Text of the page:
Nicaragua sentences journalist to 13 years for “conspiracy” | Court News


Miguel Mora is the latest opposition figure convicted and sentenced in connection with the crackdown on dissent in a Central American country.

A Nicaraguan judge has sentenced former presidential candidate and journalist Miguel Mora to 13 years in prison for “conspiracy to undermine national integrity”.

Mora is the latest in a string of opposition politicians to be found guilty and sentenced after trials lasting hours. The trials of 46 opposition figures, including seven presidential candidates like Mora, began on February 1.

The United States and the European Union have imposed sanctions on members of President Daniel Ortega’s government for crushing internal dissent and for undemocratic practices.

Mora’s lawyer, Gerardo Gonzalez, told the 100% Noticias television channel – where Mora served as manager until his incarceration – that the sentence was handed down on Wednesday.

Mora’s hopes of running in the November 7 election were truncated when Ortega ordered him and six other candidates arrested in May and June, allowing Ortega to run almost unopposed.

On Tuesday, sports writer and government critic Miguel Mendoza was sentenced on similar charges, as was former foreign minister Francisco Aguirre Sacasa, 76.

Both should be sentenced soon.

Nicaraguan President Daniel Ortega (center with sash) was inaugurated for a fourth consecutive term in Managua on January 10 [Zurimar Campos/Miraflores Palace/Handout via Reuters]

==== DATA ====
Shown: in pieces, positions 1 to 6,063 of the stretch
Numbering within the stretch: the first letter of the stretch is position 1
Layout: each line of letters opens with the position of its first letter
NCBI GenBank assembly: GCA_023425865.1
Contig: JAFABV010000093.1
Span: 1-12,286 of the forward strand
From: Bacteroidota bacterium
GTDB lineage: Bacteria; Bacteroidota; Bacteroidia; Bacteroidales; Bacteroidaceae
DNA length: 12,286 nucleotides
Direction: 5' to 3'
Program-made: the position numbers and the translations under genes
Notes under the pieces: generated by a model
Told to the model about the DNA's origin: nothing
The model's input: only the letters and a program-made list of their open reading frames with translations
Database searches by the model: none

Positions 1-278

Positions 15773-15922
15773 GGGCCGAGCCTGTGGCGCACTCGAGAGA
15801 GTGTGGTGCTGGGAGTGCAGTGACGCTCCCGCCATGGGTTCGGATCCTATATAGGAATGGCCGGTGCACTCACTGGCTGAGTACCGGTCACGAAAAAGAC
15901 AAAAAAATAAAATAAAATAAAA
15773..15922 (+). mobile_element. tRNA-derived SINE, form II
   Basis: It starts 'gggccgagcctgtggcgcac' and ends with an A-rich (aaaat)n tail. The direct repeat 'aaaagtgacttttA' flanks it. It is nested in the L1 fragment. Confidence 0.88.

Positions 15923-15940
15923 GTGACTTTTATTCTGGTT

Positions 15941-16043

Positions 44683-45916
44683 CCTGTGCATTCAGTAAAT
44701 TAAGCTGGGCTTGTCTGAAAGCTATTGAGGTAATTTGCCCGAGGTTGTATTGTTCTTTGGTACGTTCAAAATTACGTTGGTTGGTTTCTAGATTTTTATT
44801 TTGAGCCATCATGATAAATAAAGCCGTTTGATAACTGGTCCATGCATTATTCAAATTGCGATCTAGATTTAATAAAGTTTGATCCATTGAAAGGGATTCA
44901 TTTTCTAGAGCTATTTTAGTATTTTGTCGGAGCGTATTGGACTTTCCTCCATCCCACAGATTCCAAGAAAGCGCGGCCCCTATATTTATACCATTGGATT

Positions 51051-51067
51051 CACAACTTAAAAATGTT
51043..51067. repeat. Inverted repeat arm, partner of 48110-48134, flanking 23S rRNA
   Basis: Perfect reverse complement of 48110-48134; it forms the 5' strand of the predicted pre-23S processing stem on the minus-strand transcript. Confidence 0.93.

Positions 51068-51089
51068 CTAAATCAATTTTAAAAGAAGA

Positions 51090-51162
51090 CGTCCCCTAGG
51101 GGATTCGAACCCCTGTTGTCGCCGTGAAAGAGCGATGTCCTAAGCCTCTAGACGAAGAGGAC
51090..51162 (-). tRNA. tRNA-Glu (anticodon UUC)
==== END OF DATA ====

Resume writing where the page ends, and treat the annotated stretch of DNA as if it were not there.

Among those already sentenced are former Sandinista rebel commander Dora María Tellez, 65, who led an assault on the National Palace in 1978 during the Somoza family dictatorship, holding members of Congress hostage in exchange for release rebel prisoners.

After Anastasio Somoza was overthrown the following year, Tellez served as health minister in the first Sandinista government, led by Ortega from 1979 to 1990.

She then separated from Ortega and became the leader of the opposition movement Sandinista Renovation. The movement’s former leader, Ana Margarita Vijil, was convicted on the same charges.

Lawyer Vilma Nunez, who heads the Nicaraguan Center for Human Rights, had predicted that the hearings would be for show only, with the results already concluded.

“It looks like these will be scripted convictions of innocent people,” Nunez said.

“Nobody should be confused. These are not trials,” Nunez said.

The ruling Sandinista Front and its allies control the Nicaraguan Congress and all government institutions. After leading the revolutionary government, Ortega served as president from 1985 to 1990, before being re-elected to power in 2007.


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